Charlie:            I agree with you. I think that term ‘holding the space’ is important. I think that’s what we do. I really wouldn’t want people to think that there’s too much of an easy oozy laid-back quality. I think there are lots of very interesting polarities. Do you know the term polarity?


Aled:               Yeah.


Charlie:            When you think about mediation, for example, one polarity might be between Evaluative and Facilitative. That’s a bit of a cliché in the mediation world. I think there are much more interesting ones. One, for example, is the extent to which a mediator puts their foot on the gas and drives the process, and the extent to which the mediator sits back and observes and facilitates a conversation between people. Now, I think there’s a lot to be said for a mediator who’s very flexible about that.


Aled:               Okay.


Charlie:            There are times for sitting back and allowing an organic process to unfold and there are times for being quite forceful and taking a leadership role, right?


Aled:               Yeah.


Charlie:            If you observe – you’ve interviewed some very experienced mediators, I think you would glimpse that leadership persona quite strongly in a number of those people.


Aled:               That’s possible, yeah. Okay, so we’ve hovered around the second pillar. I want to come back to the first pillar, the theory. Conflict Theory. You talked about philosophy, anthropology. Give us a flavour of the kinds of thinking, understanding, awareness that we should be developing as conflict resolution practitioners, as mediators.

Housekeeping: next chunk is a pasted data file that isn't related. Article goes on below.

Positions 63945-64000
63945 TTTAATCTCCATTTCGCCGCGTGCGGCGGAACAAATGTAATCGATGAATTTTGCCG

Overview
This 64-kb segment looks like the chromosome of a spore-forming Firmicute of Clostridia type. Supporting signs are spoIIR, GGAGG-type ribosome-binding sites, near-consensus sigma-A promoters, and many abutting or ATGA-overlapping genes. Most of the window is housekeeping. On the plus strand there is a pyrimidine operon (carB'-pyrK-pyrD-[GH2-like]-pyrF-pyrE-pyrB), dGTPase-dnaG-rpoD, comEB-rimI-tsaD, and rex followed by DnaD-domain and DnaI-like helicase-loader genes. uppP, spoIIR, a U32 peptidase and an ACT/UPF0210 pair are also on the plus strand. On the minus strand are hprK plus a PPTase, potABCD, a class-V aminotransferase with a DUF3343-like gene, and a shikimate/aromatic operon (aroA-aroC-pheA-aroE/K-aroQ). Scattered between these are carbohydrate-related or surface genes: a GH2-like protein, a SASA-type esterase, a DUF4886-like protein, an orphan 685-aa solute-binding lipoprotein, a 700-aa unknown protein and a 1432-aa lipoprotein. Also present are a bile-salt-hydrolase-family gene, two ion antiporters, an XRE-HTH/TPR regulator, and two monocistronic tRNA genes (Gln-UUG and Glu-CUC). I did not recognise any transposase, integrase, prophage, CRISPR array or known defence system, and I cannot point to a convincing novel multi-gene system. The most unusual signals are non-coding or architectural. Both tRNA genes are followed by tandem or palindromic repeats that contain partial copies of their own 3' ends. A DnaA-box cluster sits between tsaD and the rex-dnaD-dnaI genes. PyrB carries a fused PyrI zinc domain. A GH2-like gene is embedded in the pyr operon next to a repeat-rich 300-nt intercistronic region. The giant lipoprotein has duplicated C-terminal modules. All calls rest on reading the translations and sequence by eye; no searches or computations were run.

Charlie:            Yeah, it’s an interesting challenge. Some writers are beginning to try to fold this into their work. Kenneth Cloke, for example, recently just brought out a new book where I think he attempts to integrate more psychology and neuroscience into that. I didn’t really find anything that I could go to off-the-shelf, so probably I would have to do a lot of investigating. I find social psychology incredibly helpful.


Aled:               Yeah.


Charlie:            You know, for 50 to 100 years . . . Actually Morton Deutsch was really a key figure for me. When I realised that Morton Deutsch was a social psychologist, I thought I’d better find out more about that. I think that would be a good place to start. Look at Deutsch, look at the work of a whole series of prominent social psychologists around the way that we operate in the social world. I’m particularly interested in the whole business of cognitive biases.


That’s this business that our thinking may not be 100% accurate when it comes to the social world. If we have some understanding of our tendencies, that’s very helpful in conflict. I think people in conflict are affected, on a cognitive level, by the situation they’re in. I think there’s a huge amount of neuroscientific information, which is quite hard to wrestle to the ground.


Broadly speaking, a simple, simple model would be to say, ‘We need to understand that conflict has the tendency to create arousal, emotional arousal.’ So we need some kind of working model that links emotion and cognition, the way we feel to the way we think. I think mediators, we owe it to ourselves to have some sense that that’s the business that we’re in. That’s part of conflict. But then, there’s a whole world of international conflicts.


If you think about it, read Tolstoy, if you want to understand conflict, read War and Peace. It’s a fantastic area. Human beings have forever been trying to understand conflict. So in a short course, the students get some social psychology, we get some neuroscience and we also reflect, actually a very strong part of it would be, do force people to reflect on their own lives.


Aled:               Right.